For much of the early 21st century, both American and Russian antiterrorism strategies have been heavily militarized and dominated by the “war on terror” paradigm. The context for these strategies, however, differed radically. Russia waged domestic counterinsurgency campaigns in the North Caucasus while the United States led overseas security involvements ranging from military interventions to stabilization/counterinsurgency operations in failed, weak, and seriously fractured states such as Afghanistan and Iraq. Consequently, Russia’s main antiterrorism “solution”—even if costly and incomplete—has been domestic reliance on traditionalist ethno-religious forces inside Chechnya as a hedge against, and a more manageable alternative to, transnationalized violent Salafist jihadism—at the expense of tolerating autocratic tendencies, a questionable human rights record, and a re-Islamicization agenda. It is only Russia’s campaign in Syria (since 2015) that has displayed at least a typological similarity to the US-led coalition operations overseas (against ISIL in Iraq starting in 2014 and then extended to Syria). In both the North Caucasian and the Middle Eastern contexts, the relevance of Russia’s antiterrorism experience to the United States, and vice versa, has been severely limited for ideological reasons. An example would be Washington’s strong emphasis on a democratization agenda in (post)conflict settings, regardless of the context and feasibility, and low tolerance for “dictators fighting extremists” solutions.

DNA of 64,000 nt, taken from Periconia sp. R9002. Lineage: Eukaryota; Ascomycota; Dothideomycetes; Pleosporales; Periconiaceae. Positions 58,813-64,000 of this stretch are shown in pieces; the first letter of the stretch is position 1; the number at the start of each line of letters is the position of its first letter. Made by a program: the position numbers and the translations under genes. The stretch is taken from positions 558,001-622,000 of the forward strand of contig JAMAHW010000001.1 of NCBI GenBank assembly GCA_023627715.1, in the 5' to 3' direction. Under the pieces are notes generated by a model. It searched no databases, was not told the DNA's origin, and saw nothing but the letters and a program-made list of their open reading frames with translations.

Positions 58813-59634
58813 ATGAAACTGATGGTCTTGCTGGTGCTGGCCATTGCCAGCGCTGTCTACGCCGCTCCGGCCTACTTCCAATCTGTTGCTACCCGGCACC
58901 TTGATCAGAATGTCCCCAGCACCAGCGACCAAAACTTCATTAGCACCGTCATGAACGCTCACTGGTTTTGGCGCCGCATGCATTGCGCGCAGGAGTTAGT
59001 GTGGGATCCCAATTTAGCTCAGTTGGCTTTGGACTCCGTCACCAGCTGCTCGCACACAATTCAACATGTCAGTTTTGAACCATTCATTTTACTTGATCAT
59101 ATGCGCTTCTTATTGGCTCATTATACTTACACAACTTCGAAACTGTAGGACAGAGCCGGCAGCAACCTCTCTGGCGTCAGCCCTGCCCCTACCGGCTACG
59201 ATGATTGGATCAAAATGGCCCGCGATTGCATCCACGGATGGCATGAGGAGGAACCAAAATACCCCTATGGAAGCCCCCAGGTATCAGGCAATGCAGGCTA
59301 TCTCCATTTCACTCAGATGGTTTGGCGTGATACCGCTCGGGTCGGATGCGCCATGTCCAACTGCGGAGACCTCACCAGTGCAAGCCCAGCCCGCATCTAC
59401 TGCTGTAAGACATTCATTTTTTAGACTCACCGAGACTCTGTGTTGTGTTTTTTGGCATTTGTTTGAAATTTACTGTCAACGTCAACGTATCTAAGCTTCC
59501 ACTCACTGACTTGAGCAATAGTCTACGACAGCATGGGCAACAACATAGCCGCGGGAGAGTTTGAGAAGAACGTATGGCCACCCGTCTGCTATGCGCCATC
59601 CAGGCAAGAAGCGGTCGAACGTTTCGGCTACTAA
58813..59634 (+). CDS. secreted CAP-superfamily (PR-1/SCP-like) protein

In the past few years and to different degrees, both the US and Russia have moved beyond heavily militarized (counter)terrorism-centered strategies and toward approaches that are more comprehensive, though for different reasons that complicate comparison. In the United States, a paradigm shift occurred from the “war on terror” to “countering violent extremism” (CVE) under the less securitized Obama administration. This move was dictated by mounting problems and the increasingly compromised antiterrorism agenda associated with a) U.S. intervention in Afghanistan and Iraq, b) international and regional developments such as the Arab Spring, and, to an extent, c) the rise in fragmented homegrown violent extremism in the U.S. homeland. This paradigm shift, at least at the level of U.S. political discourse, has no direct parallel in Russia. Russia’s heavily securitized antiterrorism agenda and discourse have not become as controversial or politically compromised. Instead, they remain one of the keys to the success Putin’s regime, whose significant public support has been reinforced as the ISIL factor in and beyond the Middle East has sparked fears that transnational Islamist extremism can spread. Thus, the evolution of Russia’s approach has not involved a conceptual shift from counterterrorism to CVE. Rather, within its current approach, there is some growing attention being paid to causation and non-military aspects of antiterrorism (political, socio-cultural, and developmental).